The element here is the BMW’s Carbon Core body structure: using CFRP, ultra-high-tensile steels and aluminium, BMW have been able to slash the 7ers weight by much, yet maintain the rigidity and strength of the vehicle. But that’s not all. We’ve now also learnt that the new 7er’s build has learnt far more than CFRP tech from the brand’s environmentally-conscious BMW ‘i’ Division.
“Careful material selection, energy-efficient production processes and further improved arrangements for environmentally friendly recycling help the new BMW 7 Series to obtain an exemplary life cycle assessment covering its entire product life. The environmental impact - the “greenhouse potential” - is around 25 per cent lower than in the outgoing model,” says BMW.
Chassis Control & Driving Experience:
To recap: “Exceptional driving dynamics has always been one of the main reasons customers buy this car. That is why the new BMW 7 Series offers such a versatile driving experience – from absolute comfort to extremely sporty,” says Klaus Fröhlich, Member of the Board of Management of BMW AG, Development. And they’re not kidding.
The new 7 Series is fitted with a double-joint front axle, five-link rear axle and Electric Power Steering. Then there’s also the inclusion of a two-axle self-levelling air suspension system as standard makes a further contribution to the superb ride comfort.
When driving over a rough road, the level control features allows drivers to raise the ground clearance of the vehicle by 20mm – and as soon as the road smoothens out and you pick up speed again to around 35km/h, the system will revert to its original setting. Likewise, when Sport mode is in use, the car will automatically lower itself by 10mm when it reaches high speeds to improve stability.
For the first time, active roll stabilisation is now carried out electromechanically in the new 7 Series, via a development of the Executive Drive Pro feature. The new active chassis control system works in unison with two-axle air suspension and the Variable Damper Control to reduce roll forces created by cornering at high speed. Being electronically controlled and doing away with the use of a hydraulic-type system also makes the 7 Series a lot more energy efficient. The system can technically “see” the road ahead too, via data from the navigation system and a stereo camera, which makes this a sort of “anticipatory” chassis control.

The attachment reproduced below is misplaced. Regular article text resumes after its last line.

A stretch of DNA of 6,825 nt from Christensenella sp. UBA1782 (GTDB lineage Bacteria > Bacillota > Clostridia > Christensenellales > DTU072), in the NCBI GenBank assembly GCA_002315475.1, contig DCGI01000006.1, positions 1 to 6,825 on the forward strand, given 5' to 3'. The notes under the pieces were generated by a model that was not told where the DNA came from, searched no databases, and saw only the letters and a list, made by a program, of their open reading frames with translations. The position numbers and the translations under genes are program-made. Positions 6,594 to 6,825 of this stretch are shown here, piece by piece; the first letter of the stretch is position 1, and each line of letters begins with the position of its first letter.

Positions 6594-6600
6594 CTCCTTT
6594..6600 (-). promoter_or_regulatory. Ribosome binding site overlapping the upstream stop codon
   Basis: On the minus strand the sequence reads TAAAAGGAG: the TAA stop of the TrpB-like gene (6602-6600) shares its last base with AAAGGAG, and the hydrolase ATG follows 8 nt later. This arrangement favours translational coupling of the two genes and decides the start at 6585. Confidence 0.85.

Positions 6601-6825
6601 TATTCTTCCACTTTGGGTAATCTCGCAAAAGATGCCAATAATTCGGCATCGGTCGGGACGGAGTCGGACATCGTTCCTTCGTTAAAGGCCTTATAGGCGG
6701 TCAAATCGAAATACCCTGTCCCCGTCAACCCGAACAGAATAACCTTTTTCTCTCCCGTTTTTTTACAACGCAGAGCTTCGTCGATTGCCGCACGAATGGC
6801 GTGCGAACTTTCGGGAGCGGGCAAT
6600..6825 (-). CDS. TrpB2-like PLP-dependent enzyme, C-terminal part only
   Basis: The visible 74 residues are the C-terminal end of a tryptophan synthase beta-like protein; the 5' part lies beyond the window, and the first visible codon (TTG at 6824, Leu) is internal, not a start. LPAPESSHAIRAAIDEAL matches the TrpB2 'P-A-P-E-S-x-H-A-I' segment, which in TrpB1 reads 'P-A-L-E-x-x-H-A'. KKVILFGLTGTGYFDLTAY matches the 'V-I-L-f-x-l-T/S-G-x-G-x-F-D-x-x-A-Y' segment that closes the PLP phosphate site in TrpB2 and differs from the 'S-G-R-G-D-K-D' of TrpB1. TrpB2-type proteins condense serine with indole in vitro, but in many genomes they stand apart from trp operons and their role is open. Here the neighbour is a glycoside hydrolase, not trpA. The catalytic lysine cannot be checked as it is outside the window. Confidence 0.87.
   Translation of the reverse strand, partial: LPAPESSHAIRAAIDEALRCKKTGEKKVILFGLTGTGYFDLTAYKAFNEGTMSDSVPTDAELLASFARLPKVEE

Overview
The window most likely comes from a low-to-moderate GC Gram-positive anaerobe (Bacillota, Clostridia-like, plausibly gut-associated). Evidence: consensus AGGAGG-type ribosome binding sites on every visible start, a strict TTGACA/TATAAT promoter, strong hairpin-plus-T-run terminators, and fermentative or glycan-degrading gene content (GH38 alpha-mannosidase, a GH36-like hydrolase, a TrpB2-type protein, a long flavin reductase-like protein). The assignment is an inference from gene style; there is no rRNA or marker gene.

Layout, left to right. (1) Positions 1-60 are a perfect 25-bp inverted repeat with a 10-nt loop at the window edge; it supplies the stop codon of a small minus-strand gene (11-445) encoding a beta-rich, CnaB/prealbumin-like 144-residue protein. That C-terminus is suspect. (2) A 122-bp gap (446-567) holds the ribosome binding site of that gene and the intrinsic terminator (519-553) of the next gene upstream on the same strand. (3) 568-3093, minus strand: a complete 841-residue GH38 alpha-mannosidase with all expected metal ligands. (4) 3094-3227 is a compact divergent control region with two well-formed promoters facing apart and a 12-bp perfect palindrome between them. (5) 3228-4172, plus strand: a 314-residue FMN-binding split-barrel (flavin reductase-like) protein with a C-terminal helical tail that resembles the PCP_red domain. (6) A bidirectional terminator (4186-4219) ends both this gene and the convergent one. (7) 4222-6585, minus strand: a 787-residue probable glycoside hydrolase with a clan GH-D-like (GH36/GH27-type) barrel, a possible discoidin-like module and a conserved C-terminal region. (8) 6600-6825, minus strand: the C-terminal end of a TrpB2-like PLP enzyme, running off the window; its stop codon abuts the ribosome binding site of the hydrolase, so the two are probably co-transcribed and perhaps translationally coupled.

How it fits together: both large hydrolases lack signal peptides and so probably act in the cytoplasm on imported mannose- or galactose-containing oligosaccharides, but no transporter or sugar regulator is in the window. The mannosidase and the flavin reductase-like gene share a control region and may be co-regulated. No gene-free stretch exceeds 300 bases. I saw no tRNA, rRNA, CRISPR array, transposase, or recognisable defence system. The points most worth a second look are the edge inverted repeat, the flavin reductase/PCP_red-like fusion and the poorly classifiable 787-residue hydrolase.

ADAPTIVE DRIVE MODE: Added to the list of Sport, ECO PRO and Comfort type driving modes is a new ADAPTIVE mode from BMW which when selected, the vehicle sets itself up to match whatever driving style you throw at it – with the Professional Navigation system as standard, map data is also taken into account.
When it is coming to Malaysia?
Sorry, but we wish we could answer that one for you. But given how quickly BMW Malaysia usually gets their all-new vehicle’s here, we wouldn’t be too surprised to see it here some time Q1 or Q2 2016. In Europe, the all-new 7 Series is only expected for a market launch sometime October 2015. But who knows... we'll have to wait on BMW Malaysia to give us something concrete first.